An extended delay to the start of Bunny Wailer’s 70th birthday celebration on Sunday ended with a smooth transition to reggae rhythms and hand drumming. A trio of male drummers played along to Wailer’s recording of Soul Rebel, the volume of electronically amplified sound gradually reduced to leave the drummers alone playing for an audience which adjusted to muddy conditions underfoot.
Held across the street from 10 Darley Crescent where the Wailer’s Museum is located, the event was a combination of celebrating Bunny Wailer’s birthday – which is on April 10 – an introduction to the museum (which will soon be accessible to the wider public) and an acknowledgement of April as Rastafari Month. It was Maxine Stowe who placed the museum in the context of Bunny Wailer’s long-term intentions, and that includes relocating to the African continent.
“We are here because of Africa. I want to make sure I keep Africa at the centre of our experience here,” she said. “He (Bunny Wailer) made a commitment that he would never go to Africa unless he was repatriating. Jamaica is important only if it is about Africa,” Stowe said.
So the museum was positioned as “… putting our history together to go home. He did not want to go as a singer on a stage performing”. Stowe said that in 1962 the African governments asked what those who wish to repatriate intended to carry with them and “55 years later the Wailer’s Museum is here”.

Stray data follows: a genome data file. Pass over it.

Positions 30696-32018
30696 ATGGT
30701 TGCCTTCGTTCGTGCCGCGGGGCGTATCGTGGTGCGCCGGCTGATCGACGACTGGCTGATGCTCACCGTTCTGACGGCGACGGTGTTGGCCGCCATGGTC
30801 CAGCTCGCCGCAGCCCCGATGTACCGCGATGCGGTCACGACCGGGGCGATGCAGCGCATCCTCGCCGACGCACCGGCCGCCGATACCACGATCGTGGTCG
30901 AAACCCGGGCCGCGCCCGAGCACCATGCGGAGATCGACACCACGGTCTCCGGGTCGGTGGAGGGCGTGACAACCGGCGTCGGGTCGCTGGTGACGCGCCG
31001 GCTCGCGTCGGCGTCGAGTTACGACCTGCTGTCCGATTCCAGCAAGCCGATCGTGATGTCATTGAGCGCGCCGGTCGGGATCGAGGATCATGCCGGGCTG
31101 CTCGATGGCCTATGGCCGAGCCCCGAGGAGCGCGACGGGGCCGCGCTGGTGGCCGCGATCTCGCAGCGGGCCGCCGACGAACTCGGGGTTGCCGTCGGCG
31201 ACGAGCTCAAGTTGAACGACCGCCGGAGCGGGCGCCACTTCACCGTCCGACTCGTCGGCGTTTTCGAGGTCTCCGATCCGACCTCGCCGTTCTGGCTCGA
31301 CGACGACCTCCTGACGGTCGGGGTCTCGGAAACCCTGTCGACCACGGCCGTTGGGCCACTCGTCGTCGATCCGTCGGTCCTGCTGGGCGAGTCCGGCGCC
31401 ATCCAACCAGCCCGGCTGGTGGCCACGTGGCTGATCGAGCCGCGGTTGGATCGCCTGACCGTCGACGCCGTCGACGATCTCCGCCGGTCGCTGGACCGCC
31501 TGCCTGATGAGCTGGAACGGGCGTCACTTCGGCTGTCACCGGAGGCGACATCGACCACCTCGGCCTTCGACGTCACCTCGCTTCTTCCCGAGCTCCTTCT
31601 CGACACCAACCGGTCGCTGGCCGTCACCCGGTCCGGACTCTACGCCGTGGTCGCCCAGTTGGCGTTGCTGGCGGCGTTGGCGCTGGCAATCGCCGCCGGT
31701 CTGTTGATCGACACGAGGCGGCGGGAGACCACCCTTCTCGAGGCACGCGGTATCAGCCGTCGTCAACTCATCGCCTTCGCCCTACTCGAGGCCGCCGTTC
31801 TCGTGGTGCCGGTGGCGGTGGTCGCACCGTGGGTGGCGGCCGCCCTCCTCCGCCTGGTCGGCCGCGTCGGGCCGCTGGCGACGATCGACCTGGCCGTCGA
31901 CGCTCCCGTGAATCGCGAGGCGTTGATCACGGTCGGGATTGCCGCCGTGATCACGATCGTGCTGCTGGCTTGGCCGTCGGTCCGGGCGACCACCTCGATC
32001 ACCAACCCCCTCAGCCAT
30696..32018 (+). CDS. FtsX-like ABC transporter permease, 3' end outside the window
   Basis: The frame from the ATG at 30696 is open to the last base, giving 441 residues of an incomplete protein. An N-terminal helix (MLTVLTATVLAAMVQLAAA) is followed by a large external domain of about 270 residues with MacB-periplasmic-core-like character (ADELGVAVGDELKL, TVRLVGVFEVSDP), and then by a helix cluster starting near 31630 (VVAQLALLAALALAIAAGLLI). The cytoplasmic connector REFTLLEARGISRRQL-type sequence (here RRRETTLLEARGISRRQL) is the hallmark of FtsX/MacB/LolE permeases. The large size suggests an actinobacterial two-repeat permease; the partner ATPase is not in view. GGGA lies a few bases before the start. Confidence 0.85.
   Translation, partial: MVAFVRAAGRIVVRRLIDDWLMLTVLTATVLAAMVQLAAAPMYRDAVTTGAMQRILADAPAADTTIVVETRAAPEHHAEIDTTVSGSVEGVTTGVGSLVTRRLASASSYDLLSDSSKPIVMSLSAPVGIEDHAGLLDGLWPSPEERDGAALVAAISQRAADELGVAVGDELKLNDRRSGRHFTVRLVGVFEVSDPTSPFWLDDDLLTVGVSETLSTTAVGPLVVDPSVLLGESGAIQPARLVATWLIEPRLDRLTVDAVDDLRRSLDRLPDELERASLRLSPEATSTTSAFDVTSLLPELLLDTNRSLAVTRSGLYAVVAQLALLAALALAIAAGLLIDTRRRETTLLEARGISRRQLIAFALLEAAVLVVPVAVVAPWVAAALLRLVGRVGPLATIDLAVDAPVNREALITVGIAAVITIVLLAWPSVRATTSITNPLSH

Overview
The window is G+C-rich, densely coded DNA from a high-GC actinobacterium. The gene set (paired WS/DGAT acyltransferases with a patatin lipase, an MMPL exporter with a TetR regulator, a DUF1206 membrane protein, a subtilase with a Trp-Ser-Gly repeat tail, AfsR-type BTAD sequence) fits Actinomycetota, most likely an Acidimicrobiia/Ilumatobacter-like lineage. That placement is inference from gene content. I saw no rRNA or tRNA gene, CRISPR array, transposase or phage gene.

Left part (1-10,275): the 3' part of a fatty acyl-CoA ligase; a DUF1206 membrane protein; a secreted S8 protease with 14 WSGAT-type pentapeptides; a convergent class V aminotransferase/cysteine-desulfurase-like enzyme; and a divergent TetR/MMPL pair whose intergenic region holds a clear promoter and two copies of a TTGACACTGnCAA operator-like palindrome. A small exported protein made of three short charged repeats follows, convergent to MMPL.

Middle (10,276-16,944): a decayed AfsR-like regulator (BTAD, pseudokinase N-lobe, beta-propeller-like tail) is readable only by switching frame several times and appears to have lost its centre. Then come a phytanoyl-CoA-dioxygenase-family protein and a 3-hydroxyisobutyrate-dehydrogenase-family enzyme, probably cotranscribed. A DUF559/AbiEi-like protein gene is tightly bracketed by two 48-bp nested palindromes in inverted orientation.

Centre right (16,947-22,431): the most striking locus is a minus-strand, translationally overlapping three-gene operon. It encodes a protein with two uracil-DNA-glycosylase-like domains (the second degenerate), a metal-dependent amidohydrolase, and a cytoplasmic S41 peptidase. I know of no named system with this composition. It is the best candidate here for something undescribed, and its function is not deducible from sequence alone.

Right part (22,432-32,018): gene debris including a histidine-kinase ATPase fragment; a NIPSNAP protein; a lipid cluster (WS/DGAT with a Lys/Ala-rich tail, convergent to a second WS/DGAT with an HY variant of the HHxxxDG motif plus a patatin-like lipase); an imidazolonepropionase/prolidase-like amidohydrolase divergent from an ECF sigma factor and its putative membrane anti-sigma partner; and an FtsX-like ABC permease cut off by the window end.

Tossing a barb at corporate branding, Stowe said the return is not with Red Stripe beer, Digicel, GraceKennedy or any of the Jamaican companies which are looking to Africa for business opportunities. “We have to bring home our music and culture,” she said.
“We are setting up the museum to go home and set up a base … . We do not want it to be put on a beer bottle.”
Bunny Wailer, who cut the cake with his lady of more than half a century, Jean Watt, was brief in his remarks, committing to continuing to carry himself in the way persons would expect him to.
Several speakers spoke glowingly of Neville Livingston, OJ, CD (Bunny Wailer’s given name), among them two of his children. His son, Asadenaki, extended the homage to his grandfather Thaddeus ‘Shut’ Livingston and performed a song that included Soul Rebel. Wailer’s daughter Kamala read her father’s favourite Psalm 121.
In a wide-ranging address, Dickie Crawford spoke about culture, Rastafari, and the criminal charges against Marcus Garvey and some of Jamaica’s National Heroes. The event was hosted by DiMario McDowell.
Published at Tue, 11 Apr 2017 05:00:00 +0000